Welcome to the Counselor's Corner!
Parents & Guardians,
Below are some resources to help your children deal with some of the events of recent times. Although a child (as well as an adult) may not be close to a tragic event, television, radio, newspapers, computers and adult conversations, can have an impact on a child. If your child is dealing with stress over the recent events, and you would like more help, please ask.
- In the Aftermath of a Shooting: Helping Your Children Manage Distress. Resource from the American Psychological Association to assist parents talk to children about a shooting event and help them feel safe. See: http://www.apa.org/helpcenter/aftermath.aspx
- SAMHSA: Tips for Talking With and Helping Children and Youth Cope After a Disaster or Traumatic Event: A Guide for Parents, Caregivers, and Teachers. This guide gives tips for adults talking to youth of different age groups after a disaster or traumatic event. See: https://store.samhsa.gov/shin/content/SMA12-4732/SMA12-4732.pdf
- Talking to Children About Violence: Tips for Parents and Teachers. Information to help adults address concerns and fears of children after high profile acts of violence. Available in multiple languages.See: https://www.nasponline.org/resources-and-publications/resources/school-safety-and-crisis/talking-to-children-about-violence-tips-for-parents-and-teachers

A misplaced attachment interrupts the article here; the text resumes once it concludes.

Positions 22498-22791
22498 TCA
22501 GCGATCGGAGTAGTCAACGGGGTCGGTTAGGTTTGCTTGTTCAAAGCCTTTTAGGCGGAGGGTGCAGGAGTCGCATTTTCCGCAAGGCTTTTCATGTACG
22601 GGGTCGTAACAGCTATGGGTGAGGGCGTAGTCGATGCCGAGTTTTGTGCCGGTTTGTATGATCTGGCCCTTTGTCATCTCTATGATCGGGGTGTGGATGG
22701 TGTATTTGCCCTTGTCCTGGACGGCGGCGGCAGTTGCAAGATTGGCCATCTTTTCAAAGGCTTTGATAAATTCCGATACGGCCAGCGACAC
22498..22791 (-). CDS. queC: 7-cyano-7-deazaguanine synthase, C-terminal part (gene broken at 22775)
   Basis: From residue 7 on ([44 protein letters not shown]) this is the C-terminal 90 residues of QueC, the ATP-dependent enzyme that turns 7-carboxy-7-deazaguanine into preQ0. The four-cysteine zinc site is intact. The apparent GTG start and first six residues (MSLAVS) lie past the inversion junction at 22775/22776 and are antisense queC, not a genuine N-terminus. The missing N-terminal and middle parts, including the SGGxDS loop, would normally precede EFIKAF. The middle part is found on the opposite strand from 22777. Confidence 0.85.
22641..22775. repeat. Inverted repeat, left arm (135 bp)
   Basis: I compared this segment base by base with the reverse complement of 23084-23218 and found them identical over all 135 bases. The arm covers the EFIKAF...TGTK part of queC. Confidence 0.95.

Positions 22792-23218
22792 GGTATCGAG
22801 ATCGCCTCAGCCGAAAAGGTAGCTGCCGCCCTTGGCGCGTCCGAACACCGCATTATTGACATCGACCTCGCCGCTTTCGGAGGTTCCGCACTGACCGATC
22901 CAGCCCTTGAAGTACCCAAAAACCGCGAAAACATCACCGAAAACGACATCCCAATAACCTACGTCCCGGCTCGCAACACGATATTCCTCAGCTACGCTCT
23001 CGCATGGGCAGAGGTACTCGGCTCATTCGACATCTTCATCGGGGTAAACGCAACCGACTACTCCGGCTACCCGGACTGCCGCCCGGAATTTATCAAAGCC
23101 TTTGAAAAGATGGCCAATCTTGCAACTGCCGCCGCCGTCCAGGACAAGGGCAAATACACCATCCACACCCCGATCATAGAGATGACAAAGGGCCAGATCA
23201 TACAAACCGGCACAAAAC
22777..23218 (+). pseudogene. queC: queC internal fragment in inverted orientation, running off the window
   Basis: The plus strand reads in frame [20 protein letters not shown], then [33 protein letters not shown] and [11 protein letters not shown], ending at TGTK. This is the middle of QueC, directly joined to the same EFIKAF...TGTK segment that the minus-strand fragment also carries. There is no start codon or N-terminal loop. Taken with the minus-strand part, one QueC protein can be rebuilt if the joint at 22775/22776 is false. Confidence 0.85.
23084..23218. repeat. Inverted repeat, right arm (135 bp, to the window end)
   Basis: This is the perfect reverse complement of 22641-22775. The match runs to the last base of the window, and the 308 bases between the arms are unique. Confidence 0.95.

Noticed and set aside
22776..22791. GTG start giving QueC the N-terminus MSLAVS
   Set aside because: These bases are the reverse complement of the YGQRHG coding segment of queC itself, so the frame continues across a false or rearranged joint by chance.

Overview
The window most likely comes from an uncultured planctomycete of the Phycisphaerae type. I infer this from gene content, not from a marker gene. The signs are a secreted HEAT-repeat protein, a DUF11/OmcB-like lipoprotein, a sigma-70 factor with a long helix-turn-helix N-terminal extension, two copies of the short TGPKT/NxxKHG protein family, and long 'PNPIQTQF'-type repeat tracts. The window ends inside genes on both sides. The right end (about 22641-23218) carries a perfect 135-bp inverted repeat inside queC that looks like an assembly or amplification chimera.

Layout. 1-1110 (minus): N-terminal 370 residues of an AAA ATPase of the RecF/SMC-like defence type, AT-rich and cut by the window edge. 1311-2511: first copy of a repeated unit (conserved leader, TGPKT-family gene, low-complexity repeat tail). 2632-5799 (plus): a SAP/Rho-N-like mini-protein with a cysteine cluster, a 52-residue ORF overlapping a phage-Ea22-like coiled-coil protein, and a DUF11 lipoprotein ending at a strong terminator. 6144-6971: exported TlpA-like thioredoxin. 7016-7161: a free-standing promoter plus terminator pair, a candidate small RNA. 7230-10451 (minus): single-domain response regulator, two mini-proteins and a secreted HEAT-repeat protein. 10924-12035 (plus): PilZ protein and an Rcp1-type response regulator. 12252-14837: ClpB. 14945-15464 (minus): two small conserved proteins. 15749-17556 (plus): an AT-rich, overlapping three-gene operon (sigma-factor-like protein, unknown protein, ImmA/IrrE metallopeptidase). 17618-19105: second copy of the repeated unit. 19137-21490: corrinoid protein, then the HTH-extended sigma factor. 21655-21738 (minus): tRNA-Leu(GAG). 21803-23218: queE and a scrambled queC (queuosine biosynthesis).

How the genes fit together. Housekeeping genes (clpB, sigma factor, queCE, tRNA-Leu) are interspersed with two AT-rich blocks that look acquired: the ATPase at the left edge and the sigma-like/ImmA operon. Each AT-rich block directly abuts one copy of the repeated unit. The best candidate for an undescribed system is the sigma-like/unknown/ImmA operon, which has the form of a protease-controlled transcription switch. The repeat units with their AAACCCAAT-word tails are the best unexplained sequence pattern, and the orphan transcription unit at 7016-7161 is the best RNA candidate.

- Talking to Children about the Shooting. Strategies for discussing today's headlines – from mass shootings, natural disasters and war. http://www.nctsn.org/sites/default/files/assets/pdfs/talking_to_children_about_the_shooting.pdf
Guidance Classes have been learning about RESPECT. Exactly what is it and how do you teach it?
Respect: a way of treating or thinking about something or someone
10 Parenting Tips for Teaching Respect and Curbing Disrespect
- (1) Model it
- (2) Teach it
- (3) Discuss it
- (4) Acknowledge it
- (5) Reinforce it
- (6) Expect it
- (7) Praise it
- (8) Correct it
- (9) Understand it
- (10) Reward it
Teaching respect takes patience, time and a willingness to do as you teach.
Adapted from blog by: Dr. Robyn Silverman
To see the full resource, visit: http://drrobynsilverman.com/parenting-tips
Remember: RESPECT: You have to give it…..to get it!September, 2017
We are starting off a great year! Here are some tips to help with the beginning of the school year. Getting things in place now will help the school year go better later.
1) Get involved. Attend Open House, join PTA, volunteer, join the Listserv, meet the teacher.
2) Keep a positive attitude about school. Your child watches you and can tell when something is important to you. Discuss any problems with the teacher, the counselor or the administration. A small misunderstanding can lead to a large problem later.
3) Set up a regular routine at home. Be sure to include some play time, as well as homework time. It is a great idea to have everyone spend time working, studying or reading all together.
4) Find time to listen to your child, especially if he/she is having some difficulties or coming home upset. If you can’t help your child, use some of the resources in school or elsewhere. Help is out there.
5) Healthy diet, exercise and enough sleep make the day better for everyone.